No, a Bike License Fee Doesn’t Make Any Sense
Alderman Patricia Dowell (3rd, Bronzeville, South Loop) floated the idea yesterday that Mayor Rahm Emanuel’s budget proposal to raise the cable television tax could be eliminated by charging a licensing fee to ride a bicycle instead. She pegged the fee at about $25 a year and said one would have to complete one hour of classroom education to receive the license to ride a bicycle.
This idea notwithstanding, Dowell has a pretty good, though sparse, record on bike issues. She mediated a situation between the Chicago Department of Transportation and Bronzeville church leaders that ensured King Drive received upgraded bike lanes instead of leaving them as-is. After returning from a trip to cities in Denmark — sponsored by Bikes Belong — she started a program with CDOT to teach young people bicycling safety.
But Dowell’s bike license proposal doesn’t make any sense. There are a few reasons almost all major cities don’t license bikes: It would discourage people from using a healthy, affordable mode of transport, and it would cost more to administer and enforce than it would generate in fees.
A bike license fee that’s actually enforced would strangle Chicago’s budding bike culture and be completely at odds with the city’s policy goals. The City Council adopted the Bike 2015 Plan seven years ago stating two overarching goals, to reduce the number of injuries by 50 percent from 2006 levels and to “increase bicycle use, so that 5 percent of all trips less than five miles are by bicycle.” Licensing would run counter to both.
Anyone with a bike would have to visit a website, city clerk’s office, or police station to pay the fee and obtain a license. Enforcing the license requirement — stopping and fining people riding without one — would create another barrier to bicycling. Every new barrier reduces the number of people bicycling, which in turn increases the injury rate, because the “safety in numbers” effect would diminish. Goodbye, goals.
Cities that operated licensing schemes for decades have abandoned their programs, citing low enforcement that fails to raise revenue to pay for the program. Ottawa, Ontario, found “limited benefits and significant challenges” and abandoned its proposal. Toronto abolished its 22-year bike licensing program in 1957 and the City Council declined to implement new programs three times since, citing the difficulty of maintaining a current database and licensing children, and noting that “licensing in and of itself does not change the behaviour of cyclists who are disobeying traffic laws.” As Active Transportation Alliance director Ron Burke told DNAinfo, “The cost to implement it would actually exceed the revenue generated.”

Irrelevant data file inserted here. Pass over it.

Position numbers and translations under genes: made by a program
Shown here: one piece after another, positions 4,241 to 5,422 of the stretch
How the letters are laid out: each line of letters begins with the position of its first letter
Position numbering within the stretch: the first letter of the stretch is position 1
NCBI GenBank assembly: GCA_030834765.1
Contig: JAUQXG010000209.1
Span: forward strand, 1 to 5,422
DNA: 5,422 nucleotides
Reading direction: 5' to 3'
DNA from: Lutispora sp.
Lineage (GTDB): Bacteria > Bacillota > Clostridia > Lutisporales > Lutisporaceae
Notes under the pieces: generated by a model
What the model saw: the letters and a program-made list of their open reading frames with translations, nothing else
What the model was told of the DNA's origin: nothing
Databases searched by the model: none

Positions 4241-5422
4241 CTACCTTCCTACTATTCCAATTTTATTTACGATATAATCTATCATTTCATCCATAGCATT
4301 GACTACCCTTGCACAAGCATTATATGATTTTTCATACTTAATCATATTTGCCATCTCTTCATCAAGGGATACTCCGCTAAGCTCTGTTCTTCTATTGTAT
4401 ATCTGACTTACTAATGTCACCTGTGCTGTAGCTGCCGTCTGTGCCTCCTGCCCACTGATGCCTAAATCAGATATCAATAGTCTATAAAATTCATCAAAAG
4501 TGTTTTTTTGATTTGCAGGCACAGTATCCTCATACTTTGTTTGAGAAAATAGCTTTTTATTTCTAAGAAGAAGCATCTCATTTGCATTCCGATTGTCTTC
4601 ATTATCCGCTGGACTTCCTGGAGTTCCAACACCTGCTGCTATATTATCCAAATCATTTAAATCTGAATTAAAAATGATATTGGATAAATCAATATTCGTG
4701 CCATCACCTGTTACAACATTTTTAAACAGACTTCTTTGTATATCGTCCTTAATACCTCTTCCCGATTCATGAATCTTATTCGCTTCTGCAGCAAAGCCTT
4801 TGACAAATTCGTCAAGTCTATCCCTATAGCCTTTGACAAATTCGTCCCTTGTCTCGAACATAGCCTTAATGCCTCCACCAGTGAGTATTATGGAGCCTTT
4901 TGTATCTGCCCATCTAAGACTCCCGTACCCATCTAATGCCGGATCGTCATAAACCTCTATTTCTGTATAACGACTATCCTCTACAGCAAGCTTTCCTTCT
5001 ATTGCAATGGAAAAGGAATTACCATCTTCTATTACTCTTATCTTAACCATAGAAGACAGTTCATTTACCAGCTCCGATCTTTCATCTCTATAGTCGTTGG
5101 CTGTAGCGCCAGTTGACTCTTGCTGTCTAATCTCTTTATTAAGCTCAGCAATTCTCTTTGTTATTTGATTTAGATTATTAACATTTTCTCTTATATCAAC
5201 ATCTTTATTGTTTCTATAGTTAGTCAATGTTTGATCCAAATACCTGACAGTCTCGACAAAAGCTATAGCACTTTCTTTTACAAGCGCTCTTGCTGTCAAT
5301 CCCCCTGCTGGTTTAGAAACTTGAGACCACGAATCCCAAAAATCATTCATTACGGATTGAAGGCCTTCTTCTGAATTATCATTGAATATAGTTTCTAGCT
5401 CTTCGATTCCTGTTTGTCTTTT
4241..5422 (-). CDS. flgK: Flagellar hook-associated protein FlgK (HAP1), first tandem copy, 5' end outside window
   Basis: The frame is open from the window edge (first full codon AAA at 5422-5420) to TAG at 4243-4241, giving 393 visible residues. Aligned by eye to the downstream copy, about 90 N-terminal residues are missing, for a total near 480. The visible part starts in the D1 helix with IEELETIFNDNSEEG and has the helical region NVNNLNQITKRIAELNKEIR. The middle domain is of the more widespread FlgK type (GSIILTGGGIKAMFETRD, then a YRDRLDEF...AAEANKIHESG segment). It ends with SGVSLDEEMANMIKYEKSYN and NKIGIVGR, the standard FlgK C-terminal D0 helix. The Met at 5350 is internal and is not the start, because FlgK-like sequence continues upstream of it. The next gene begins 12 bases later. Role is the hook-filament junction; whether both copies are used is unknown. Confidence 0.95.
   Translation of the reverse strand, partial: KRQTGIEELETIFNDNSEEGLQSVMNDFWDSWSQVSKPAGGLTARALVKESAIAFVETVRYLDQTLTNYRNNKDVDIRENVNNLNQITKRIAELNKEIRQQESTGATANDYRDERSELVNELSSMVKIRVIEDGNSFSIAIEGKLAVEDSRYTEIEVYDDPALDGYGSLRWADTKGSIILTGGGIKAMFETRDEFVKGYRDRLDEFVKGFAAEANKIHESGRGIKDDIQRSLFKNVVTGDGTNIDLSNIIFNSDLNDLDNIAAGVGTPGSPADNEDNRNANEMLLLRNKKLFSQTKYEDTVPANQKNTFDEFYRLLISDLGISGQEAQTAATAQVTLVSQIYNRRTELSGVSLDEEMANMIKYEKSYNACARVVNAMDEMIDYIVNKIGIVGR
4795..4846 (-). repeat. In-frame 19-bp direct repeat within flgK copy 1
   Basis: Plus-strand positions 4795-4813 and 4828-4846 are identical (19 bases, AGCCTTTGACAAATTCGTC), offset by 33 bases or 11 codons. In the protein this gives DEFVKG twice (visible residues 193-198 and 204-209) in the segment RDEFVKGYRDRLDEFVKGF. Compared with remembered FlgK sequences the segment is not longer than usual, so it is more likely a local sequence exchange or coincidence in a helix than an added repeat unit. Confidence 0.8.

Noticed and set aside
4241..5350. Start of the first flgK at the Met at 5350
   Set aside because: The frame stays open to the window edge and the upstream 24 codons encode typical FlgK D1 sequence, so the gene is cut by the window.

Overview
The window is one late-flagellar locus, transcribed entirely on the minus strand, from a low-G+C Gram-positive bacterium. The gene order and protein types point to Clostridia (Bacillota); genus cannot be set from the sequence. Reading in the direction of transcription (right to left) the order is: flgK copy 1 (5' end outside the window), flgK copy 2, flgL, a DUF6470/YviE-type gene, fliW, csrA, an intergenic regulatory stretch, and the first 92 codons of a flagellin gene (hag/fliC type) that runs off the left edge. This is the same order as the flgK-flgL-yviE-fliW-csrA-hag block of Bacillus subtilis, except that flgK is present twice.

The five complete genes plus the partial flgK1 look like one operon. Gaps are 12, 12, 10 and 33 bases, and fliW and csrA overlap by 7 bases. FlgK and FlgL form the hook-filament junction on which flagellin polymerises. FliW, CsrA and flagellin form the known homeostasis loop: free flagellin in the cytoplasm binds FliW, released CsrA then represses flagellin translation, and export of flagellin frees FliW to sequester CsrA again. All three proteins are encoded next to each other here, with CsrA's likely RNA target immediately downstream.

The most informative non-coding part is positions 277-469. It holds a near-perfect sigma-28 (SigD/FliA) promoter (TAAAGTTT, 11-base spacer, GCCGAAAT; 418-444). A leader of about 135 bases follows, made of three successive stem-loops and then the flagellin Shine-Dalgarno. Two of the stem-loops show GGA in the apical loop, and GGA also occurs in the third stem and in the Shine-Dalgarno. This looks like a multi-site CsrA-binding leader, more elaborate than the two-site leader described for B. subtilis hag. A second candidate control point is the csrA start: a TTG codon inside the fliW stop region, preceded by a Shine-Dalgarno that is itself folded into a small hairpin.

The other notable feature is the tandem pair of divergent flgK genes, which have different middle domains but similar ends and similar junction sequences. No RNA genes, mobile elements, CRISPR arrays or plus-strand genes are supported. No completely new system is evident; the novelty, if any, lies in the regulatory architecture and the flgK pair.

Dowell also views her proposal in terms of fairness. “If we have to register our cars, bikes ought to be registered as well,” she said.
But driver’s licenses and license plates are necessary because driving is complex and, all too often, deadly. Someone operating a multi-ton vehicle capable of high speeds needs a lot of training in how to use the machine, and given the scale of damage inflicted by cars and drivers, an elaborate system of licensing and insurance makes sense. Since a bicycle doesn’t kill people and in fact prolongs the rider’s life, a license is counterproductive.
That’s not to say some form of education can’t help. Most residents in the Netherlands and Germany, where some cities have bike mode-share over 30 percent, receive bicycle training in elementary school. Those and other European countries also have much stricter driver and car roadworthiness testing than the United States, including detailed instruction on how to drive safely near people walking and bicycling, making them global leaders in road safety.
Taxes and vehicle registration fees are needed to help pay for the costs of maintaining roads, but people who bike already do pay for roads through other forms of taxation, and bicycling inflicts almost no wear-and-tear on roadways. In fact, since road degradation is proportional to the fourth power of a vehicle’s weight, every time someone bikes instead of drives a car, they help lower future maintenance costs. Discouraging people from biking again makes no fiscal sense.
Dowell’s proposal got some support from Alderman Anthony Beale (9th) — who called it thinking outside the box — but none from the mayor, who said, “I surely don’t want police involved in policing whether you bought a bike license.”
And Dowell herself said she hasn’t “thought it through completely.” Maybe she doesn’t expect to win any arguments about this plan, but her proposal has already proven a great strategy to get media attention.